After the city held two gun buyback days earlier this year, Mayor Elizabeth Tisdahl announced Monday that Evanston is launching an ongoing gun buyback program through the police department.
Funded by donations to the Evanston Community Foundation, the program will allow residents to turn in a working firearm to police in return for $100 at any time. A police officer will come to the resident’s house to pick up the gun and to present a voucher that can be exchanged for $100 in the city collector’s office at 2100 Ridge Ave.
The idea for the program came from a conversation between the mayor and retired Evanston Police Chief William Logan, whose neighbor wanted to turn in a gun, but had missed the city’s two buyback programs.
“Having a program available to meet the needs of the community in this type of situation seemed to be a viable option,” city spokesperson Erika Storlie said in a press release.
Announcement of the gun buyback program comes a few weeks after the shooting death of Cardereon Preister, 21, who was killed in the 1700 block of Leland Avenue on Tuesday, Sept. 10. Police announced murder charges last week against Evanston resident Matthew Dubose, 18, in connection with Preister’s death.
The city’s two prior gun buyback programs also followed the shooting deaths of young Evanston men, beginning in September 2012 with the murder of Dajae Coleman, 14, who was killed in a case of mistaken identity.
Not long after his death, the city set a date for a gun buyback event, organized by Evanston resident Carolyn Murray, who had been trying to start such a program for years. Her own son, Justin, 19, was shot and killed just weeks before the event, along with fellow Evanston resident Javar Bamberg, 23.
Police collected a total of 45 weapons at that gun buyback. Murray told Patch she would have been happy with one fewer gun on the streets, but said that overall, the results were a step in the right direction.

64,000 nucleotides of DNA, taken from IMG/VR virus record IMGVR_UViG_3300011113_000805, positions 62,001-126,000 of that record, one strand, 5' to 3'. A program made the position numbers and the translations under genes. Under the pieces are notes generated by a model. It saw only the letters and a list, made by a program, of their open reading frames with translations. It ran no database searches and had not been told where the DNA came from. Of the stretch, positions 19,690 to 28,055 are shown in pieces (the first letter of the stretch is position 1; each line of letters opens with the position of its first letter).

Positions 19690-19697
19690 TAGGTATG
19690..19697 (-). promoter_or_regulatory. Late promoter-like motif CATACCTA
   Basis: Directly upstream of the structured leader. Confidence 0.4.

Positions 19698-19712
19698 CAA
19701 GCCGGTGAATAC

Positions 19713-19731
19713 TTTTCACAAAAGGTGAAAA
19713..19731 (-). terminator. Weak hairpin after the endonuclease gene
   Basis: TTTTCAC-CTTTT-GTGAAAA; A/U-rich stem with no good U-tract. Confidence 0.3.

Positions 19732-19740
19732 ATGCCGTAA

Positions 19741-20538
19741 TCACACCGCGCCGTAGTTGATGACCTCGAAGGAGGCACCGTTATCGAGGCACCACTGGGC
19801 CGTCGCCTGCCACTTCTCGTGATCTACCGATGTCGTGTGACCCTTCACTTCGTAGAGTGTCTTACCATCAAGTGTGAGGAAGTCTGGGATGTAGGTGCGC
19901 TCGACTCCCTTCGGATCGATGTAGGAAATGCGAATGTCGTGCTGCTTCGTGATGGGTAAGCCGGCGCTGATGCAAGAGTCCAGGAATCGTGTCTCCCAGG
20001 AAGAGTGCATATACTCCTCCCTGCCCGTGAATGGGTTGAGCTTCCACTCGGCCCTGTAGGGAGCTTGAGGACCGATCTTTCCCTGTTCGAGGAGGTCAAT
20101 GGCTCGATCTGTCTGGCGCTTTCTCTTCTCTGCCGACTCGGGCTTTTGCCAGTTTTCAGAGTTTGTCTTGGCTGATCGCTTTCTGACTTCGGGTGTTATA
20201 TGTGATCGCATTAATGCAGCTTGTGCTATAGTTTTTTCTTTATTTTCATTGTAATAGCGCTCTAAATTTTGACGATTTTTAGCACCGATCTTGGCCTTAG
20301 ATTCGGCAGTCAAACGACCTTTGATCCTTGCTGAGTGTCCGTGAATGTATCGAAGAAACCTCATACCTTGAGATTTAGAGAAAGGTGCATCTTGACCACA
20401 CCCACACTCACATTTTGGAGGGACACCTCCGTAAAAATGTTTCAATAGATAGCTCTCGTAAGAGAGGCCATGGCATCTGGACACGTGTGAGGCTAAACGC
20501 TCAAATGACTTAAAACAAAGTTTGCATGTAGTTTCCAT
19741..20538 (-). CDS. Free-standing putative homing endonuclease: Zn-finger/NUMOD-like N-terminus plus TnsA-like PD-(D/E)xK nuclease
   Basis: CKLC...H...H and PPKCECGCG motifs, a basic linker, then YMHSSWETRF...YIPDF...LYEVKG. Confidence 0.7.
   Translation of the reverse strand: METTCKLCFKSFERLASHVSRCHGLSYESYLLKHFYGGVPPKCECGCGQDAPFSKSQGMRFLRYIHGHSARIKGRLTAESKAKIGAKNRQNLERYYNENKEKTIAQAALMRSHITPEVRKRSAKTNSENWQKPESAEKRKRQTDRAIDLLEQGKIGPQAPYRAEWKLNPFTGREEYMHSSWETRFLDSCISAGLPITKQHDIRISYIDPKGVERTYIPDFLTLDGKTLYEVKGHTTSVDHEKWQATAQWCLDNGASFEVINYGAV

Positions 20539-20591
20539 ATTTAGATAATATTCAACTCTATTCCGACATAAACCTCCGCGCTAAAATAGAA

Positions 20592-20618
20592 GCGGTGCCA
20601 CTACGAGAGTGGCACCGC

“We no longer live in Mayberry,” she said at the event. “Our town needs a makeover. Churches, parents, the community, the police—we need to come together.”
Both gun buyback events were amnesty based, meaning no one was arrested, even if they turned in a weapon for which they did not have legal ownership. The ongoing gun buyback program will operate the same way, according to Storlie.
“This program … is aimed at reducing the number of firearms that can potentially cause harm in society,” she said in the release. “Often firearms are not stored properly, which make them prone to getting into the wrong hands through theft or an unforeseen occurrence taking place in a home where the firearm is kept.
Evanston police will inventory firearms collected and ultimately destroy them, according to Storlie. The program will continue as long there is funding, collected through the Evanston Community Foundation.
“There is no instant or single solution to the problem of gun violence, nor any way to undo the losses we have already suffered,” president and CEO Sara Schastok said in a statement on the foundation’s website. “The Foundation has responded to the Mayor’s request for assistance in the hope that our community can decrease residents’ access to guns in moments of anger or fear and that we can demonstrate our shared resolve to prevent violence.”
Evanston’s ongoing gun buyback program begins immediately; residents can participate by calling 311 or the police department at 847-866-5000.
To donate to the program, visit the Evanston Community Foundation's website.